The Iranian Revolution
The consequences of Iran’s 1979 Revolution under the leadership of Ayatollah Khomeini continue to be felt today.
This revolution can be understood as a response to Western Imperialism and inteference in the internal affairs of Iran since Oil had been discovered in the region in 1908, and also as a rejection of the Shah’s attempts to cement his own power through reforms that promoted Western liberal secular values at the expense of what was perceived as Iran’s authentic Islamic identity.
The Reign Of The Shah
Historically Iran was part of the Persian Empire dating back to Cyrus the Great.
The Islamazition of Iran occured after the Muslim conquest of Persia, and in 1501 the Safavid dynasty made Shia Islam the official Religion of Iran under the first Shah Ismail.
The autocratic rule of the Shah continued until 1906 when Iran became a Constitutional Monarchy, and the discovery of Oil in 1908 by the British Petroleum Company resulted in inceased Western interest in Iran.
Following a period of internal Political unrest in Iran after World War 1, the old dynasty was replaced by a new dynasty under Shah Reza Khan after staging a Military coup.
However, in 1941 Shah Reza Khan was overthrown by the Allies during World War 2, and in his place they installed his Son Mohammad Reza Shah who was to become the last Shah of Iran.
Mohammad Reza Shah’s rule was problematic from the outset because he had been put in place by Western Powers who sought to secure Iran’s Oil supplies and to use it as a base during World War 2.
In addition, from 1951-53 the Shah was embroiled in a Constitutional Crisis involving Prime Minister Mohammed Mosaddeq who sought to further curtail the Shah’s powers by bringing the Shah under the firm control of Parliament.
Mossadeq was the head of a Nationalist Movement giving voice to the wave of Iranian Nationalism which had resulted in a Parliamentary vote to nationalise Iran’s British controlled Oil industry.
The ongoing Political unrest eventually forced the Shah into exile in 1953.
However, the CIA swiftly intervened by conducting an operation that resulted in the arrest and removal of Mossadeq from office and the re-installation of the Shah.
As a result of these events, the Shah was perceived by a significant portion of the Iranian population particularly the Shia Muslim Clerics as a Western puppet.
On his return, the Shah went on the offensive with reforms that sought to liberalise and modernise Iranian Society as well as to undermine the power of the Shia Clerics.
The Shah’s land and Social reforms gave land to Peasants and the vote to women amongst other things whilst painting a thin veneer of modernity over Iran.
The reforms were not far reaching enough as the majority of Iranians did not benefit from the economic reforms, and the Social reforms were seen as a Westernisation of Iranian Society that corrupted its traditional Islamic values and identity.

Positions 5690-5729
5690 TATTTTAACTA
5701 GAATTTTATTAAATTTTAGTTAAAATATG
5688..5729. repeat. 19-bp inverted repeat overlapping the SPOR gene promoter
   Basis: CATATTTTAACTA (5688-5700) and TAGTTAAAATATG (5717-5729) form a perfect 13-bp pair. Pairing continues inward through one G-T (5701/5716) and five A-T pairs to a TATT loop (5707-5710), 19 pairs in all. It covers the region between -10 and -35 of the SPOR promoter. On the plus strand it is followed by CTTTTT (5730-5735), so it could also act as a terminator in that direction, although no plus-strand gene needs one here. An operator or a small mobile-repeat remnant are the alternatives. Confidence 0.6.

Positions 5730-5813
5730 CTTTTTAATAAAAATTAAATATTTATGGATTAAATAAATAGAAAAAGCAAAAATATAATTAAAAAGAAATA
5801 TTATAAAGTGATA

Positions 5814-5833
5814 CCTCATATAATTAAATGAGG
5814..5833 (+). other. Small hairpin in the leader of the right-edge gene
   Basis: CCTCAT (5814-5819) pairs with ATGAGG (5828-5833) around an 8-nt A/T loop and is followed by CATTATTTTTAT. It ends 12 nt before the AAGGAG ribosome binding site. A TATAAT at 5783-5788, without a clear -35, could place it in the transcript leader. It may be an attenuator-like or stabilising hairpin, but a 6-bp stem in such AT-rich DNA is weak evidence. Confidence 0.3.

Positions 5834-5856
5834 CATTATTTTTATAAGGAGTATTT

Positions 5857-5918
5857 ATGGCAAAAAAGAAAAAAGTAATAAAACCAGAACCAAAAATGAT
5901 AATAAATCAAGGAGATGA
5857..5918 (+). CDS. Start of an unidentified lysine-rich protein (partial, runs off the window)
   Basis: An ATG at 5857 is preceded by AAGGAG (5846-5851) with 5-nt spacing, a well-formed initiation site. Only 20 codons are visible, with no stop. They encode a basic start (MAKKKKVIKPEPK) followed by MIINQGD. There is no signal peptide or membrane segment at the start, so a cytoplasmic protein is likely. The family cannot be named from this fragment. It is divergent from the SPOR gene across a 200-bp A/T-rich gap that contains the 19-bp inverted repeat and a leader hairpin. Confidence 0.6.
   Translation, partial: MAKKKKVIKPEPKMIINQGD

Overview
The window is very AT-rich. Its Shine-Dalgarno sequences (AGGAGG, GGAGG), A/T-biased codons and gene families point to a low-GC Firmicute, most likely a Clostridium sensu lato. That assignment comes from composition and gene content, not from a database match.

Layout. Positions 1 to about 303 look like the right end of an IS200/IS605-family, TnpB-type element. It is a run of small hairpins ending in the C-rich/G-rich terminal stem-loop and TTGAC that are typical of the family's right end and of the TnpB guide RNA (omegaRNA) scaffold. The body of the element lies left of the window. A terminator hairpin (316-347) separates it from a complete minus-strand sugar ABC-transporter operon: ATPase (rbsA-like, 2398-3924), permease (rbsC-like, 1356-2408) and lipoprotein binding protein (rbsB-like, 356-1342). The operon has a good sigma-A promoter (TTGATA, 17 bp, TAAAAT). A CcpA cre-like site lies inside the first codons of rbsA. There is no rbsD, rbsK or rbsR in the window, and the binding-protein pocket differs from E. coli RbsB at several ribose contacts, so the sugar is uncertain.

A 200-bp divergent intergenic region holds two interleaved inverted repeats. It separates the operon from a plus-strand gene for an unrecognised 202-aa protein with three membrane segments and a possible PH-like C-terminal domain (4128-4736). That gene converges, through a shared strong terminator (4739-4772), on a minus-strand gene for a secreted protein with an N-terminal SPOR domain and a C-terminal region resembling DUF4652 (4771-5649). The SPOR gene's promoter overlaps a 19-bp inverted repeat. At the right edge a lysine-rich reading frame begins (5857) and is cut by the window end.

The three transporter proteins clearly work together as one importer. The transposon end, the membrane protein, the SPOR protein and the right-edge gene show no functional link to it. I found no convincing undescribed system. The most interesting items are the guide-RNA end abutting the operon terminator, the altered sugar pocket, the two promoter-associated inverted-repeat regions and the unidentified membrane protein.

In addition, whilst the Shah saw himself as a reformer in line with Iran’s ancient Pre-Islamic heritage, he was increasingly isolated from the Islamic majority under the influence of the Shia Clerics.
This became particularly pronounced after the Shah held a lavish ceremony for world leaders in 1971 celebrating Iran’s 2500 years of Persian heritage dating back to the era of Cyrus the Great.
The Rise Of Ayatollah Khomeini
Dissatisfaction with the Shah’s leadership opened space for the Muslim Clerics led by Ayatollah Khomeini who voiced their discontent with the Shah’s rule and Western style reforms.
In 1963 Khomeini was arrested after publicly denouncing the Shah.
He was released and then re-arrested again in 1964 after protests and Political unrest caused by his continuing critcism of the Shah and his oppressive Political regime epitomised by the brutal intelligence agency SAVAK.
Finally the Shah decided to send Khomeini into exile after releasing him again from Prison in 1964.
Whilst in exile in France, Ayatollah Khomeini continued to organise resistance against the Shah by sending protest recordings to Iran which were widely distributed by the influential Shia Clerical network.
These recordings had a major impact and helped organise a strong grassroots resistance movement against the Shah.
Meanwhile the Shah’s grip on power continued to weaken as protests and demonstrations repeatedly called for domestic Political reforms.
The Shah went into exile again in 1979 due to internal Political pressures, but this time the CIA did not come to his rescue.
As a result, Ayatollah Khomeini returned to Iran where he was hailed as a hero of resistance against the Shah by the resistance movement he had inspired during his time in exile.
On his return, the Islamic Republic Of Iran under Ayatollah Khomeini’s leadership was declared.
Sadly after battling Cancer, the Shah died a tragic figure in Egypt on 27 July 1980.